KUALA LUMPUR (THE STAR/ASIA NEWS NETWORK) - The Malaysian government has vowed to take stern action against the culprits behind the chemical pollution incident in the Pasir Gudang district in Johor.
Prime Minister Mahathir Mohamad said: "It is rather unfortunate. The incident should not have happened again.
"But we can see that there are some industries that are not too concerned on security."
"That is why we have to identify who polluted the environment there, and we will take stern action against them," he told reporters on the sidelines of the 33rd Asia-Pacific Roundtable on Tuesday (June 25).
All schools in Pasir Gudang district were ordered to close for three days following chemical pollution in the area, said the state Education Department.
There are 475 such institutions in Pasir Gudang; they comprise 111 primary and secondary schools, three higher education institutions, 14 private and international schools and 347 private kindergartens.
In a statement, Education Department director Azman Adnan said the schools would be closed for three days from Tuesday to Thursday to allow the authorities to work on clearing the pollution.
"All principals and headmasters have been told to inform their students, teachers, parents and staff about the closure."
To date, more than 100 students from over 30 schools have been affected due to the air pollution, which surfaced last Thursday.
This is the second time in three months that the authorities have ordered all schools in the district to be closed because of pollution.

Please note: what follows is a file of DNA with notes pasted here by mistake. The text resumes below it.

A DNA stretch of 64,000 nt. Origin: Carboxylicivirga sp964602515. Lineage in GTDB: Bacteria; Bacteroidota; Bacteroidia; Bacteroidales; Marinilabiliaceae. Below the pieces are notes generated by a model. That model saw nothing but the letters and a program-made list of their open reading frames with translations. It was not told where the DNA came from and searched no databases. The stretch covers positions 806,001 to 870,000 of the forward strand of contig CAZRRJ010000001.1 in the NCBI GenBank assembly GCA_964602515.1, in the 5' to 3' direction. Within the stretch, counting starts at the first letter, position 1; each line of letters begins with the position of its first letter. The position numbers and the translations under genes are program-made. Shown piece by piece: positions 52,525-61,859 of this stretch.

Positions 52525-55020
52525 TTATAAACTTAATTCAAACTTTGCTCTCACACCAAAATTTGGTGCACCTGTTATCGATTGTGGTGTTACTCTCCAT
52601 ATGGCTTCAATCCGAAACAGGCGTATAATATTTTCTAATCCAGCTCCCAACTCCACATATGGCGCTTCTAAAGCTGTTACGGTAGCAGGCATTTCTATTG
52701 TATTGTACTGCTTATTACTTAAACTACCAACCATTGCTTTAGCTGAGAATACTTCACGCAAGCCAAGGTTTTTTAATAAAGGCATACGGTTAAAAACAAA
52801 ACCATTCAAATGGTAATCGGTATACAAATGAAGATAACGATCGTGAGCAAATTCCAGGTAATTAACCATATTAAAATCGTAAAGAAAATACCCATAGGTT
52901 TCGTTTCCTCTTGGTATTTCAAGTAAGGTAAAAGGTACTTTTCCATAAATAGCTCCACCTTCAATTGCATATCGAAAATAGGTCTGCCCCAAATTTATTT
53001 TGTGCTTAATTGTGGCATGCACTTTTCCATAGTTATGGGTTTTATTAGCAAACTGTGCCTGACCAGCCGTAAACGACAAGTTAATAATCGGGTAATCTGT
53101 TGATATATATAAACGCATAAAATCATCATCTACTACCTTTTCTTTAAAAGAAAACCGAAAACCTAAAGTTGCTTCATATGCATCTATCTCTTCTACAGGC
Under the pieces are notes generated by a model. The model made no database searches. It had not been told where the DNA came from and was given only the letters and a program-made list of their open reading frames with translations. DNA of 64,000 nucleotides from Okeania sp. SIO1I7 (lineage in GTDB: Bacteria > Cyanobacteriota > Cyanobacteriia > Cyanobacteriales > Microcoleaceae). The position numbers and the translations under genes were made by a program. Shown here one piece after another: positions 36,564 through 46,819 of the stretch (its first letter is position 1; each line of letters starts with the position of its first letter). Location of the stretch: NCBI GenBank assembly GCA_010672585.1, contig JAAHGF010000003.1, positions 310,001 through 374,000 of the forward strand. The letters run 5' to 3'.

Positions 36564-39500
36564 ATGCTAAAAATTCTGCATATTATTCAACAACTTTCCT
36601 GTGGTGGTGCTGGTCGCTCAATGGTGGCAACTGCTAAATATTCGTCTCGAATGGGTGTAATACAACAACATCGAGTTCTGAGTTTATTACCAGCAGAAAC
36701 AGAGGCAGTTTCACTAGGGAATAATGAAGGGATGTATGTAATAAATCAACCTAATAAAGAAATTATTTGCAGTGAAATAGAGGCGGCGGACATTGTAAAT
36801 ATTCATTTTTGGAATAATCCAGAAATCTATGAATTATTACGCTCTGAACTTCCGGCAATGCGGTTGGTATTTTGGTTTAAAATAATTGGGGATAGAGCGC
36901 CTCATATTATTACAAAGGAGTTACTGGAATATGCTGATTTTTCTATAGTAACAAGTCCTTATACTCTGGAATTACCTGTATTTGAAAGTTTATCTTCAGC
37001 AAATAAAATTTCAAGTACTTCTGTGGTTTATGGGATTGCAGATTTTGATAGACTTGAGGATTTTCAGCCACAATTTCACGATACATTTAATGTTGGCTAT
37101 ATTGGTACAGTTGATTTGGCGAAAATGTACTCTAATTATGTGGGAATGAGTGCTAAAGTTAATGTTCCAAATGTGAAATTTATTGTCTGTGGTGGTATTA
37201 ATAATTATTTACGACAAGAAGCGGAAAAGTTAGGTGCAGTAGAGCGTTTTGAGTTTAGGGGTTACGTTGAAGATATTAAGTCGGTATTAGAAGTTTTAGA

In March, all 111 primary and secondary schools were also ordered to close following toxic fumes coming from Sungai Kim Kim.
Meanwhile, victims affected by the latest pollution are upset and puzzled over how such an incident could happen just three months after the previous case.
They also expressed anger over how the authorities are handling the incident.
SMK Tanjung Puteri Resort student Noor Ameileyana Fadzlee, 13, said she was previously warded for two days at the Sultan Ismail Hospital for breathing difficulties.
"Luckily, it was not that bad this time and the doctor told me that I could go home after this," she said at the Pasir Gudang Indoor Stadium on Monday.
Her mother Herlina Muslimin, 40, said she was anxious when she found out about her daughter's condition.
"I was worried when I received a call from her teacher asking me to come directly to Pasir Gudang Indoor Stadium. After the first incident, I thought it would not happen again. It's upsetting to see my daughter suffering from the symptoms again," she said.
Ms Senahni Hamzah, 44, mother of 16-year-old Siti Jasliena Jumaat of SMK Tanjung Puteri Resort, also said this was the second time her daughter had been affected by the pollution.
"When I reached the school, they informed me that an ambulance had already taken her to the operations centre, so I immediately rushed here," said Ms Senahni.
Trader Normah Ahmad, 63, said she is baffled as to why this keeps happening.
"This is also affecting our livelihood as many people are afraid to buy food in this area."
"I hope the authorities will take this seriously," she said.
She added that business went on as usual as there had been no orders to shut down the shops.